After trying an array of math curriculum with very little positive results, the neuropsychology testing gave us such great insights as to why switching curriculum was not successful. Thankfully, Amber made it through algebra 2 by the midway point of ninth grade, which we counted that as her first math credit. Geometry has been attempted twice and both times were an utter failure, and now we finally understand why. Within the first month of tenth grade, we quickly switched Amber to consumer math. And although it has not been easy, she is making steady progress through consumer math. At least she sees a reason to do it and it doesn't matter if she is slow. In an effort limit the exhaustion that comes from her brain struggling with math, I often reduce the number of problems she needs to complete and sit with her for encouragement.

Amber will still need another credit of math after consumer math, however I expect she will need a total of three semesters to finish consumer math, which puts her at the midway point of eleventh grade. We're hoping she will find statistics a useful class and can complete it in the last three semester of high school. Honestly, if you have any ideas of another course that qualifies as a mathematics credit, we are happy to listen.

**Science - Alternative Choices:**

Unlike math, Amber enjoys science for the most part. Biological sciences are difficult for her and often trigger unpleasant psychosomatic responses. Seriously just looking at cell pictures causes problems. While she is interested in the broad topics covered by physical science, chemistry, and some physics, she is terrified of the math necessary.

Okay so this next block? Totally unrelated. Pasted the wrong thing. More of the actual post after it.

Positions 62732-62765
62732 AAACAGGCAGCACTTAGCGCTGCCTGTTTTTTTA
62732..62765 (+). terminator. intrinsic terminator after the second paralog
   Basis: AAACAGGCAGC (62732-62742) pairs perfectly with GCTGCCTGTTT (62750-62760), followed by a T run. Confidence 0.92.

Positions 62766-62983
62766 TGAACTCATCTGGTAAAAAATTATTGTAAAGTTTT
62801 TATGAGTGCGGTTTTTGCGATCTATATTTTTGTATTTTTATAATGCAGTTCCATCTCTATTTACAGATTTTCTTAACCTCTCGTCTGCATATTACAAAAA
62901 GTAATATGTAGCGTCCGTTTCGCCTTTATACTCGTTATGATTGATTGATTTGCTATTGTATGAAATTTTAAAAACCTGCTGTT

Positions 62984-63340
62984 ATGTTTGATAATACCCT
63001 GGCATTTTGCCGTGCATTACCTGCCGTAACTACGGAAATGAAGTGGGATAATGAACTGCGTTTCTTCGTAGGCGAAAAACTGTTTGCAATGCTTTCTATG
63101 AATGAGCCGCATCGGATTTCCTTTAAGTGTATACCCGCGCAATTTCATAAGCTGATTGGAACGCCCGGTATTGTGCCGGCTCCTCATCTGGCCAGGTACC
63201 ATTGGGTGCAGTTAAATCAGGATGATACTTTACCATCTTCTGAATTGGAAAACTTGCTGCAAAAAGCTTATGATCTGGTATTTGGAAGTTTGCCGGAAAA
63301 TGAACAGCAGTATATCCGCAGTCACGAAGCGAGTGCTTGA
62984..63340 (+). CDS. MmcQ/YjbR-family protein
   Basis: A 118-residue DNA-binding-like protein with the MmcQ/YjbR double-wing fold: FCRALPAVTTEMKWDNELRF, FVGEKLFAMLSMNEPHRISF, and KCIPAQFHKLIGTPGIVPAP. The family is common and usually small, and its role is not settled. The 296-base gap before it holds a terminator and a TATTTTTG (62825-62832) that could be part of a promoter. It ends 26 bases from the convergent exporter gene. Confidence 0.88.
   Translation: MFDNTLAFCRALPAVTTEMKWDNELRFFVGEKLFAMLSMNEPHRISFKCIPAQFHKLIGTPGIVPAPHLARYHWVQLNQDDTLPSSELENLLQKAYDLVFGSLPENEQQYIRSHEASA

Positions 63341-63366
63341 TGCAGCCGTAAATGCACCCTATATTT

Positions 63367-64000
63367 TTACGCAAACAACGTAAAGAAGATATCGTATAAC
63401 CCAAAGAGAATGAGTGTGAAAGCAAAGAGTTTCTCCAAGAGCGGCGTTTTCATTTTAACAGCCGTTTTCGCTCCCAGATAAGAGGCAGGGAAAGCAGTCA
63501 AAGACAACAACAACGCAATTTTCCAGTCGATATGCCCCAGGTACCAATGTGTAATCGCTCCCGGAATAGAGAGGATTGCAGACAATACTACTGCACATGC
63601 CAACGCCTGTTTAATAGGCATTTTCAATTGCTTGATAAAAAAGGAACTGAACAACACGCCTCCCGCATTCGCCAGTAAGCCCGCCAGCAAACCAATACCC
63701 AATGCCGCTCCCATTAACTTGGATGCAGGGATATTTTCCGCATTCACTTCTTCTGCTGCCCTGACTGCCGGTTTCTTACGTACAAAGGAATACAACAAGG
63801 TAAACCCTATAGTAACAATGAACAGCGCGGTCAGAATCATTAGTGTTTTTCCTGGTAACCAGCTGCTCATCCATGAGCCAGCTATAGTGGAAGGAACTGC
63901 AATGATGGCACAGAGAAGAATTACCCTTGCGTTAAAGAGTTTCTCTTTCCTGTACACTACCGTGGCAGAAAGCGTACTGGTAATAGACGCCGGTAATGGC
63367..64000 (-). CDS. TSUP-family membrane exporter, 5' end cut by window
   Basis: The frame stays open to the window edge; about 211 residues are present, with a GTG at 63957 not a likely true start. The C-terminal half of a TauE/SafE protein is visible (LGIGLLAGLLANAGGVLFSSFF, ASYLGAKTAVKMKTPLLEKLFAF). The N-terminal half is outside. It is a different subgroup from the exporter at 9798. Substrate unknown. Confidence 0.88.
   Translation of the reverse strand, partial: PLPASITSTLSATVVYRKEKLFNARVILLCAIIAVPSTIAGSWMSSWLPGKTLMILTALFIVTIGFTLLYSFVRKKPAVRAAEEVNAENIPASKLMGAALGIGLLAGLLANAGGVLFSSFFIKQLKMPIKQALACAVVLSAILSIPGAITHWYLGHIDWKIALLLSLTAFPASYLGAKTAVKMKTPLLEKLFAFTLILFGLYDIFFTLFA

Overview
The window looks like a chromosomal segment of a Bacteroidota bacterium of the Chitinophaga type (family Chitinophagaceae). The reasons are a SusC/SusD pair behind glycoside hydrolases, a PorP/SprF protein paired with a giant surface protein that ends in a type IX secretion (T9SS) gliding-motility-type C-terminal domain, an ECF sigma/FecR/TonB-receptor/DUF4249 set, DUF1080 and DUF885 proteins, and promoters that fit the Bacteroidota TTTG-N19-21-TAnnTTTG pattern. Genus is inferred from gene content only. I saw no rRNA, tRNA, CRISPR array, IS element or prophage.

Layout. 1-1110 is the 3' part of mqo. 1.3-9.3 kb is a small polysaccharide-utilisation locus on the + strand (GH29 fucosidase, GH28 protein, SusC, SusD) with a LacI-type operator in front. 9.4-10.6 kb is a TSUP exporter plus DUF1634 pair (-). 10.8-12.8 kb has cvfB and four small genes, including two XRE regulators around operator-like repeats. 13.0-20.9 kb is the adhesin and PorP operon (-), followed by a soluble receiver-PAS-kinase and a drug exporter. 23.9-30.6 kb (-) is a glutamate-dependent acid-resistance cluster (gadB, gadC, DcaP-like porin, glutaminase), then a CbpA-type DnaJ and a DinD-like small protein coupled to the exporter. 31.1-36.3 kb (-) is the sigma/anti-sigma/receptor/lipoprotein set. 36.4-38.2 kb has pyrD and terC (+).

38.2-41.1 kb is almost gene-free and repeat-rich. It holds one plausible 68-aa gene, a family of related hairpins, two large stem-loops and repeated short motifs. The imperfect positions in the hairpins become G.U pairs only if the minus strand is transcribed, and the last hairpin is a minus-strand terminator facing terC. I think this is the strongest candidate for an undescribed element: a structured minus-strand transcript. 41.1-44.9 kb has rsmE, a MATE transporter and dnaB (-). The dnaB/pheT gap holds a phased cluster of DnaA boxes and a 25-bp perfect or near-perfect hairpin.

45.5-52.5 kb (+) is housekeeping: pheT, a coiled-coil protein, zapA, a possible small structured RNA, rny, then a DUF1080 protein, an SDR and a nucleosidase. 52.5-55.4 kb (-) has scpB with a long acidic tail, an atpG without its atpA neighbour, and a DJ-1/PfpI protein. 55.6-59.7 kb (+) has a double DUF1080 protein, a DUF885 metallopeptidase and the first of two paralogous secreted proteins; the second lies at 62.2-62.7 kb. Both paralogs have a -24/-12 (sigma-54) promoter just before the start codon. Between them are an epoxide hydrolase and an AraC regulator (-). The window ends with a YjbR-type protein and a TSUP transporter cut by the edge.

After struggling her way through physical science using a textbook series, I decided we needed to take a different path. Since then, her science has been more topical while covering the major high school science categories. I would love to give Amber high school credit for the physical science course that required so much effort, however she did the majority of the work in eighth grade and counting it as a credit is iffy.

Instead we began ninth grade with a semester of botany that included lab work and earned her 1/2 credit of a biological science. Then, I taught forensic science at our homeschool co-op specifically for Amber. Again it was a lab course, and actually covered biology, chemistry, and physics. If I had to categorize it, I would place it half under chemistry and half under biology.

Tenth grade began with a review of Apologia's Marine Biology course, and Amber found it interesting if she was allowed to skip the labs and a few rather disturbing (to her) chapters. She stuck with it past the review period and will eventually earn herself a half credit of biology just from the book work. Way to go kiddo.

At Amber's request, I also taught meteorology with labs at our homeschool co-op first semester of tenth grade. I would probably place that class under physics if forced to give it a category, as well as the astronomy that I am teaching this semester at co-op. This means Amber will have 2.5 credits of science by the end of tenth grade and two credits are from laboratory classes. Therefore, she has exceeded the minimum requirement of one lab course, and meets the occasional request for two lab courses.

Amber is intrigued by chemistry, but has come to realize there is so much math in it, that anything at the high school level will not be to her liking. Instead we have decided to go with the